Churchill would rec­og­nize Trump’s sum­mit strat­egy

USA TODAY US Edition - - NEWS - Gre­gory Korte AP

WASH­ING­TON – Churchill, Roo­sevelt and Stalin. Kennedy and Khrushchev. Rea­gan and Gor­bachev.

And now: Trump and Kim. Dur­ing World War II and through the Cold War, the most im­por­tant global sum­mits were of­ten two- or three­day meet­ings be­tween su­per­pow­ers of equal stand­ing, the U.S. pres­i­dent and the Soviet premier, who met to lit­er­ally draw the map of the world

Tues­day’s sum­mit in Sin­ga­pore was shorter and more un­pre­dictable, and it brought to­gether the largest econ­omy in the world and one so small and iso­lated that the In­ter­na­tional Mone­tary Fund can’t mea­sure it. But the stakes were po­ten­tially just as high as the great sum­mits of the past cen­tury.

“That sense of dis­pro­por­tion adds to the sense of od­dity about this,” said his­to­rian David Reynolds, au­thor of “Sum­mits: Six Meet­ings That Shaped the Twen­ti­eth Cen­tury.” “It’s a big guy and a lit­tle guy, and nei­ther of th­ese men are in ei­ther way pre­dictable.”

Sum­mits are of­ten care­fully chore­ographed, planned years in ad­vance and filled with “fam­ily pho­tos” and other mo­ments de­signed more for their visual ef­fect than sub­stance.

Pres­i­dent Don­ald Trump’s sum­mit with North Korean leader Kim Jong Un harks back to an era of high-risk sum­mits where the out­come was not pre­or­dained.

For Trump, a one-on-one sum­mit suits his ne­go­ti­at­ing style: Size up your ad­ver­sary, es­tab­lish a rap­port and make a deal. It’s an at­ti­tude Bri­tish Prime Min­is­ter Win­ston Churchill would have un­der­stood.

‘The Big Three’

High-level meet­ings of Al­lied pow­ers in World War II set the stage for sum­mits that would de­fine the world or­der in the 20th cen­tury.

Be­gin­ning with the At­lantic Con­fer­ence in New­found­land in 1941, Churchill — along with the U.S. pres­i­dent and later Soviet Gen­eral Sec­re­tary Josef Stalin — plot­ted strat­egy against Ger­many. The “Big Three” met three times. At the last meet­ing, in Pots­dam, Ger­many, Pres­i­dent Harry Tru­man and his Bri­tish and Soviet coun­ter­parts be­gan the process of ad­min­is­ter­ing the post­war peace. The de­ci­sions they made — di­vid­ing Ger­many and its cap­i­tal, Ber­lin, into four zones of oc­cu­pa­tion by Amer­i­can, French, Bri­tish and Soviet troops — would re­draw the map of Europe for the rest of the cen­tury.

It was when Churchill was out of of­fice in 1950 that he coined the idea of a “sum­mit,” which cap­i­tal­ized on a pub­lic fas­ci­na­tion with Mount Ever­est ex­pe­di­tions. Re­mem­ber­ing the war con­fer­ences, he said a face-to-face meet­ing with the Soviet lead­ers could dis­pel mis­un­der­stand­ings that could lead to nu­clear catas­tro­phe.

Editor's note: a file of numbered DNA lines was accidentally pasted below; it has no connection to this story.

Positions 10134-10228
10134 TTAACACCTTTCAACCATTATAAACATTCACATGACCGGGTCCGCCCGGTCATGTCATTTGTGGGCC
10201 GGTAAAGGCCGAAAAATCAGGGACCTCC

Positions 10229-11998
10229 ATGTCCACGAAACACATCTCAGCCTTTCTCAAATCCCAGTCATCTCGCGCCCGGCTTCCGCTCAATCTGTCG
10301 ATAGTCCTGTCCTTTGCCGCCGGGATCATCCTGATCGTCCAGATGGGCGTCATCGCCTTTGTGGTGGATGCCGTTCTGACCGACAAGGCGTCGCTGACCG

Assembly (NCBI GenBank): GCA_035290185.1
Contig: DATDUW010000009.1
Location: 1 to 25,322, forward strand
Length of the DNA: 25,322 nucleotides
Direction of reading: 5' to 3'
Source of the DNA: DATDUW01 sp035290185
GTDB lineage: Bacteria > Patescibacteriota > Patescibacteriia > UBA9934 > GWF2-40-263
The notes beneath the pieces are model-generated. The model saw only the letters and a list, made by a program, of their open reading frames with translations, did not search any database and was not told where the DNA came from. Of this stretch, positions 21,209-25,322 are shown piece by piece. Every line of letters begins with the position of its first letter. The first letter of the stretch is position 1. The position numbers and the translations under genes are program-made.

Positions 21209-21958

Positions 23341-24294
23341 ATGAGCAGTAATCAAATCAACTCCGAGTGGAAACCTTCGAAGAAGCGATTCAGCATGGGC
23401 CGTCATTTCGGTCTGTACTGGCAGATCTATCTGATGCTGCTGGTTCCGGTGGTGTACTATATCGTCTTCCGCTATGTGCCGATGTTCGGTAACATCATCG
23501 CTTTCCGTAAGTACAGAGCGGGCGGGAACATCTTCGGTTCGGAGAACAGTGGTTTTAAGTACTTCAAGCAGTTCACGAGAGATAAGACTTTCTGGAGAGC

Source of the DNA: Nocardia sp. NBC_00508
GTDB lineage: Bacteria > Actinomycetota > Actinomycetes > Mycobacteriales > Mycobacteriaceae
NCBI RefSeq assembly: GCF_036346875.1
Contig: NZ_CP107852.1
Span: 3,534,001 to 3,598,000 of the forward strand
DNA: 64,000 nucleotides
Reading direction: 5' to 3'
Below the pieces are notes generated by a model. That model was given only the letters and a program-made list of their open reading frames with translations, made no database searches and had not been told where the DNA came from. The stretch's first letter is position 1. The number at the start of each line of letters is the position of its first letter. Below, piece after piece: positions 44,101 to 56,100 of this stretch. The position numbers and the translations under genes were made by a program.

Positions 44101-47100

“The in­stinct of many lead­ers — of which Trump is an ex­am­ple — is that I can sort any­thing out if I can get oneon-one with the other guy,” Reynolds said. “They made it to the top of their own do­mes­tic pol­i­tics, they’re am­bi­tious men, and they want to play in the next league up.”

Two other in­gre­di­ents would com­bine to make sum­mits the hall­mark of 20th-cen­tury diplo­macy: the avail­abil­ity of air travel, which al­lowed world lead­ers to speak face-to-face in­stead of through am­bas­sadors, and weapons of mass de­struc­tion, which gave the talks new im­por­tance and ur­gency.

Cold War, hot sum­mits

Like Churchill, Pres­i­dent John F. Kennedy was will­ing to talk to the So­vi­ets. “It is far bet­ter that we meet at the sum­mit than at the brink,” he said. He and Soviet Premier Nikita Khrushchev met in Vienna for what Kennedy called “an in­for­mal ex­change of views.” In­for­mal and heated, as it turned out. Over two days in June 1961, Khrushchev be­rated Kennedy over Ber­lin and other is­sues, all but threat­en­ing nu­clear war. The sum­mit was largely viewed as a fail­ure, lead­ing to the Ber­lin Wall and the Cuban mis­sile cri­sis. The United States learned not to go into a sum­mit with­out a set agenda.

Richard Nixon re­sumed semi-reg­u­lar Soviet sum­mits, be­com­ing the first pres­i­dent to visit Mos­cow in 1972. Those meet­ings led to some mod­er­ately suc­cess­ful arms con­trol agree­ments.

Pres­i­dent Ron­ald Rea­gan pro­vided some of the most dra­matic sum­mits in the his­tory of the Cold War, meet­ing with Soviet coun­ter­part Mikhail Gor­bachev five times in three years. Those talks led to break­throughs on nu­clear, chem­i­cal and conventional weapons.

The suc­cess or fail­ure of a sum­mit of­ten doesn’t be­come clear un­til days or weeks later. Said Reynolds: “There’s al­ways the prob­lem of com­ing down from the sum­mit, be­cause the sum­mit is a heady oc­ca­sion for th­ese lead­ers, and then con­fronting the re­al­ity at home.”

Bri­tish Prime Min­is­ter Win­ston Churchill, Pres­i­dent Franklin D. Roo­sevelt and Soviet Gen­eral Sec­re­tary Josef Stalin meet at the Yalta con­fer­ence in Fe­bru­ary 1945.


North Korean leader Kim Jong Un shakes hands with Pres­i­dent Don­ald Trump after their historic sum­mit on Sen­tosa is­land in Sin­ga­pore.

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